Jonathan Rugman has been Foreign Affairs Correspondent at Channel 4 News for more than a decade.
He reported from the revolutions and uprisings in Syria, Egypt, Libya, Tunisia and Bahrain and has covered stories as diverse as Somalia's famine, the migrant crisis in the Mediterranean, corruption in world football and the Haiti earthquake. In 2016 he won a BAFTA for his reporting on the terrorist attacks in Paris.
He was previously the programme's Washington Correspondent and Business Correspondent and his reporting has won more than 10 awards. He is the author of "Ataturk's Children: Turkey and the Kurds" and previously worked on BBC Radio 4 documentaries and in Turkey for the BBC and The Guardian.
One of the suspects in the poison attack on the former Russian spy Sergei Skripal and his daughter has been revealed as a highly-decorated, senior officer in Russia’s military intelligence unit, called Colonel Anatoliy Chepiga, according to the online investigation site Bellingcat. Their report claims that Chepiga was the man who travelled to Salisbury under the name ‘Ruslan Boshirov’.
The Russian President Vladimir Putin has said a “chain of tragic circumstances” was to blame for the shooting down of a Russian military aircraft by a Syrian missile.
Last week, Russia was denying any knowledge of the suspects in the chemical attack in Salisbury. Now Russia’s President says the men have been found and are “nothing special, just civilians”. Vladimir Putin added that he hoped they would soon tell their story in public. “It will be better for everyone,” he said.
The war games come amid heightened tension between Russia and the west and especially with Washington, with which both Moscow and Beijing have strained ties.
The UN has called for restraint ahead of this week’s talks between Russia, Iran and Turkey about a Syrian government offensive which many fear could spark a humanitarian disaster.
Two Reuters journalists have been sent to prison for seven years, apparently for getting too close to the truth. A judge found them guilty of trying to obtain secret documents, while they said they were set up by the police.
Republican candidates are having to work out what they say about Donald Trump to win votes – Jineea Butler is running for Congress and has to convince constituents in Harlem, New York. There are more than two months away from America’s midterm elections but minds are already beginning to focus on whether Donald Trump’s tumultuous Presidency could usher in a Democrat majority and his possible impeachment. We…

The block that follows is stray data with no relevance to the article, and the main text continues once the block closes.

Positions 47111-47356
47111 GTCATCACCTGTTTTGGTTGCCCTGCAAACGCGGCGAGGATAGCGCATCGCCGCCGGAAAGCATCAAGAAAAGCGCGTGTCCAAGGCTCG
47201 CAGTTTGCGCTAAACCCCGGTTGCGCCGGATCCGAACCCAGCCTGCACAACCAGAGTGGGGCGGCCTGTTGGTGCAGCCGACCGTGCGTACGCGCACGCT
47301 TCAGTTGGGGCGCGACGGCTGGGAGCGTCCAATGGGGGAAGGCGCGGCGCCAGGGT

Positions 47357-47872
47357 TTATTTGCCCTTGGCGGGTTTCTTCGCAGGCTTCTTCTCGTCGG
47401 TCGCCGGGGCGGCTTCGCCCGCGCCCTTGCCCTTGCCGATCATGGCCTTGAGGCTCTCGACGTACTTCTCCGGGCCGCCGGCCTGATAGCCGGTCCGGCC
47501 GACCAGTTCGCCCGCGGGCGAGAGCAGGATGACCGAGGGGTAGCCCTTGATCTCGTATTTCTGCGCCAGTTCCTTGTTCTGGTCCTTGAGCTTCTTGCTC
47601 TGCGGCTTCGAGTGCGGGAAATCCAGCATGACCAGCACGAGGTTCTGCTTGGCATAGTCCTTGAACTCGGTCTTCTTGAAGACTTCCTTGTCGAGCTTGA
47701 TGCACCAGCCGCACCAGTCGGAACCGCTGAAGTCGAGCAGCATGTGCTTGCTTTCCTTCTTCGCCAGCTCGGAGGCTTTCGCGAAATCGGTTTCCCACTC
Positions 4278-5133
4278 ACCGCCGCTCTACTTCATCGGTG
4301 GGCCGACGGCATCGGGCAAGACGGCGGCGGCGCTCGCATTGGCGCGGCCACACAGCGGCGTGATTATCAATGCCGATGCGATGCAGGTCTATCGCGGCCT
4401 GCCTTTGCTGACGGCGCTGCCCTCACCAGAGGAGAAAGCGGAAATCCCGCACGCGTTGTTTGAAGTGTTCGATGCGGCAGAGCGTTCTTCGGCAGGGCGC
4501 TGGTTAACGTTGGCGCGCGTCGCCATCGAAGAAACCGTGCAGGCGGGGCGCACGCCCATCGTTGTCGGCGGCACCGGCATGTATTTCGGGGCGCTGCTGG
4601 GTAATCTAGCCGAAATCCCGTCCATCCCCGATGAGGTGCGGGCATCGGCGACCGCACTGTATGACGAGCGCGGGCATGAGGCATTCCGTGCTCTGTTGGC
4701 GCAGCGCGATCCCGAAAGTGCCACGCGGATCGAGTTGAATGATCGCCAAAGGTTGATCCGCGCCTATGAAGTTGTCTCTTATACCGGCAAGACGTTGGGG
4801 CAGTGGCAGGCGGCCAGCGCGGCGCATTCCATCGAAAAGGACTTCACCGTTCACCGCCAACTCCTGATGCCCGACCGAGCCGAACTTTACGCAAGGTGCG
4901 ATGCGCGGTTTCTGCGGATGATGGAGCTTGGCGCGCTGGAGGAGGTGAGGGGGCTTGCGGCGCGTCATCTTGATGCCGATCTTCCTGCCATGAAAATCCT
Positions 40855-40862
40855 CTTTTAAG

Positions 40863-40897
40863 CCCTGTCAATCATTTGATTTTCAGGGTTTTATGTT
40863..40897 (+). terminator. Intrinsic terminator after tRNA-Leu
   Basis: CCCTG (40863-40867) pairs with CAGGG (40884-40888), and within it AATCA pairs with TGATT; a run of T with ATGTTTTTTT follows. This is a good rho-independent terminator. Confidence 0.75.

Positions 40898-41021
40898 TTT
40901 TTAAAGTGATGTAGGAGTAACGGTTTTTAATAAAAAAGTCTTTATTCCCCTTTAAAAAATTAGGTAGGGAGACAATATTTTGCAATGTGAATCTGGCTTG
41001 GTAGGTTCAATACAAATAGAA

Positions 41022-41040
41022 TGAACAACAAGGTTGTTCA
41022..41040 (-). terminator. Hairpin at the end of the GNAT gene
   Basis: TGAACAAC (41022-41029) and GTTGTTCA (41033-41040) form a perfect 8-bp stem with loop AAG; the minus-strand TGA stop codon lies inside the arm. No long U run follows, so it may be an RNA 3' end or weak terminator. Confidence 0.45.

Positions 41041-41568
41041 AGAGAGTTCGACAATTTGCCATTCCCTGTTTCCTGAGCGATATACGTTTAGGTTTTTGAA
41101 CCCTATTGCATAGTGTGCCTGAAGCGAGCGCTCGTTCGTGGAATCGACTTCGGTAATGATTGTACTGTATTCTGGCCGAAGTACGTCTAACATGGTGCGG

So the man who was Donald Trump’s trusted confidante for over a decade now faces up to 5 years in jail… for Michael Cohen, trashed in public by his former boss – it’s a bitter end to a once beautiful friendship. The son of immigrants – Mr Cohen’s path to the office of the most…
Torn apart by war for more than 60 years, dozens of families from North and South Korea broke down in tears as they were allowed to meet relatives they hadn’t seen or heard from in decades. It was the first time in three years that the North has permitted such reunions, all the more precious as previous…
As the first official results begin coming in, Zimbabwe’s election commission chief has said the outcome of the country’s landmark election may not be known till Saturday. The incumbent president, Emmerson Mnangagwa, and his rival, opposition leader Nelson Chamisa, are both confident about their chances. Supporters on both sides are already celebrating, but the final tally…
A Channel 4 News investigation has uncovered allegations that the Brexit donor planned military support for a Lesotho politician – and had business links with Russia’s state diamond company.
In part two of our investigation into Arron Banks’ mining interests in Southern Africa, Channel 4 News details the transfer of thousands of pounds to a Lesotho cabinet minister and the subsequent issuing of a mining licence.
Turkey has become a “one-man regime” – the words of President Erdogan’s main rival after losing yesterday’s election by ten million votes. The Turkish leader wins another five years in office, in what is seen as the country’s most important poll in decades.
The first results are already in – from an election which will define Turkey’s future. While President Erdogan called today’s vote a “democratic revolution”, opposition leaders fear that if he stays in power, Turkish democracy will be dramatically eroded.
Now campaigning has officially ended ahead of tomorrow’s elections in Turkey – President Erdogan will have to win at least 50% of the vote to stay in power – or face a run off next month.